Teaching American History and the Medal of Honor Legacy

Medal of Honor Flier

Founded in 1949, the Freedoms Foundation is a national, not-for-profit, non-partisan, non-sectarian organization.
The Freedoms Foundation provides a wide range of educational programs for students and teachers that include
U.S. history, leadership, constitutional rights, citizen responsibilities, student entrepreneurship, and the free
enterprise system. The Freedoms Foundation is located on an 85-acre campus adjoining Valley Forge National
Historical Park. Since 1965, more than 11,000 teachers have participated in Freedoms Foundation’s graduate
education programs.

  • Meet living Medal of Honor Recipients who will share their experience
  • Topics include World War II, Korea, Vietnam, Iraq, and Afghanistan
  • Five days of scholarly lectures and pedagogy discussions
  • Visit historic sites at Independence Hall, the Liberty Bell, the
  • Declaration House in Philadelphia
  • Receive resource materials and training for use of the Medal of
  • Honor Character Development Program
  • Visit the Freedoms Foundation Medal of Honor Grove and Archives
  • Network with teachers from around the country
  • One graduate credit hour included and additional credit hours are only $135 each
  • Private rooms and most meals included

You can also apply online
visit our website at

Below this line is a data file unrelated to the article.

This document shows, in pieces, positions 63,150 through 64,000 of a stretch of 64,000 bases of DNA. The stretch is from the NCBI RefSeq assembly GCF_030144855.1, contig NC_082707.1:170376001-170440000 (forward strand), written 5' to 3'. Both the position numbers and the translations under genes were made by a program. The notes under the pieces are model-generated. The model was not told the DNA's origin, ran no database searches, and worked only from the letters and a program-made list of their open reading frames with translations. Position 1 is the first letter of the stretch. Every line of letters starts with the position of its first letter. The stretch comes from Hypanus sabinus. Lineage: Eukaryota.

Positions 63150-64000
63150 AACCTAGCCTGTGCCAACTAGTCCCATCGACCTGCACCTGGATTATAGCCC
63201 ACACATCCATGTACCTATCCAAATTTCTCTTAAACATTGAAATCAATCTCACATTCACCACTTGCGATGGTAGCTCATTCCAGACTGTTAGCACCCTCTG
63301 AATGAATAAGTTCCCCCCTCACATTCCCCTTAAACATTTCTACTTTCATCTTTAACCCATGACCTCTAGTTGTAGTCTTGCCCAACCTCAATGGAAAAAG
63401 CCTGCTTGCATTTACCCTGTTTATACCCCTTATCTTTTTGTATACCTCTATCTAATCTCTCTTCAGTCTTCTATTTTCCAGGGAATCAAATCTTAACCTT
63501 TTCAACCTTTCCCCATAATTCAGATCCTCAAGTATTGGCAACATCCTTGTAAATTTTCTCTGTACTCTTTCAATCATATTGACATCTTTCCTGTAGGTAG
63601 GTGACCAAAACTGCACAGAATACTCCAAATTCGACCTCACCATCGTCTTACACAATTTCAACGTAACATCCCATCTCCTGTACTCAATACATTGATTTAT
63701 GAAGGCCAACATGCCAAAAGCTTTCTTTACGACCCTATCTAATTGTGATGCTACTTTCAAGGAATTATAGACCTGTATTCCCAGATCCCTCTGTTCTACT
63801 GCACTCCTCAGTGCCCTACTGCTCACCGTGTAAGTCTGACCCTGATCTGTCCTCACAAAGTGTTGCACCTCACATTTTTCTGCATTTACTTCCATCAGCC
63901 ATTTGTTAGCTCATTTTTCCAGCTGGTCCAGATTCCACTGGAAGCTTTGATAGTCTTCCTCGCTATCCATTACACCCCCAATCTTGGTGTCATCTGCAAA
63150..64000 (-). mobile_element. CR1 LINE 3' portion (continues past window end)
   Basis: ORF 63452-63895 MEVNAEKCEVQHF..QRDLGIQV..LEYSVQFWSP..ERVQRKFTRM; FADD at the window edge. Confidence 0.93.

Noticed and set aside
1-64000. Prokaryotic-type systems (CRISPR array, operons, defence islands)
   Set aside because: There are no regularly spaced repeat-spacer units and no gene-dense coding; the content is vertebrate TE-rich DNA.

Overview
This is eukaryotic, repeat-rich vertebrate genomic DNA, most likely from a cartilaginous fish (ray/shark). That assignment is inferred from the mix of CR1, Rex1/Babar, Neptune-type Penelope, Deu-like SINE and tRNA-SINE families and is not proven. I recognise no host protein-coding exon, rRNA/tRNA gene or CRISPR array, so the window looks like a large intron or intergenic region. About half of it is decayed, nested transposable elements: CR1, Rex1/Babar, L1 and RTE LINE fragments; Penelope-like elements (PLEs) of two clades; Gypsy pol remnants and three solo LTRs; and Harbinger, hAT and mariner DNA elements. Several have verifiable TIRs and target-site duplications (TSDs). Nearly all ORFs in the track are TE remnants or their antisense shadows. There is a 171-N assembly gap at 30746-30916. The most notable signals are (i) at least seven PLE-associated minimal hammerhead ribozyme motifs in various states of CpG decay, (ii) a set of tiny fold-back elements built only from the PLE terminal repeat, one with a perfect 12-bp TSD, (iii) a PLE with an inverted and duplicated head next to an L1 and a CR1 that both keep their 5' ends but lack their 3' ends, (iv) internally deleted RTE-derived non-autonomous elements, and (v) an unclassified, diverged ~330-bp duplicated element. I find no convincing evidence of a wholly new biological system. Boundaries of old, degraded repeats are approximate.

For more information:
Phone: 800.896.5488 x234
Fax: 610.935.0522
E-mail: education@ffvf.org


1964 Mississippi Freedom Summer Project Online

The Wisconsin Historical Society recently released a free online collection about the 1964 Mississippi Freedom Summer project at   www.wisconsinhistory.org/freedomsummer

Besides thousands of archival documents from COFO, CORE and SNCC and papers from dozens of individual activists, the site includes a downloadable Powerpoint about Freedom Summer and a PDF Sourcebook of key documents for teachers. Although focused on 1964, the online archive also contains many items dating back into the 1950s and forward to the end of the 1960s, so it’s useful for general civil rights movement research, too.

As the 50th anniversary of Freedom Summer approaches, we want teachers, students, historians, librarians, museum curators, the media, and anyone else to use these primary sources for their programming.


Michael Edmonds
 Deputy Director,
Library-Archives Division
Wisconsin Historical Society
816 State St.
Madison, WI  53706
Web site: www.wisconsinhistory.org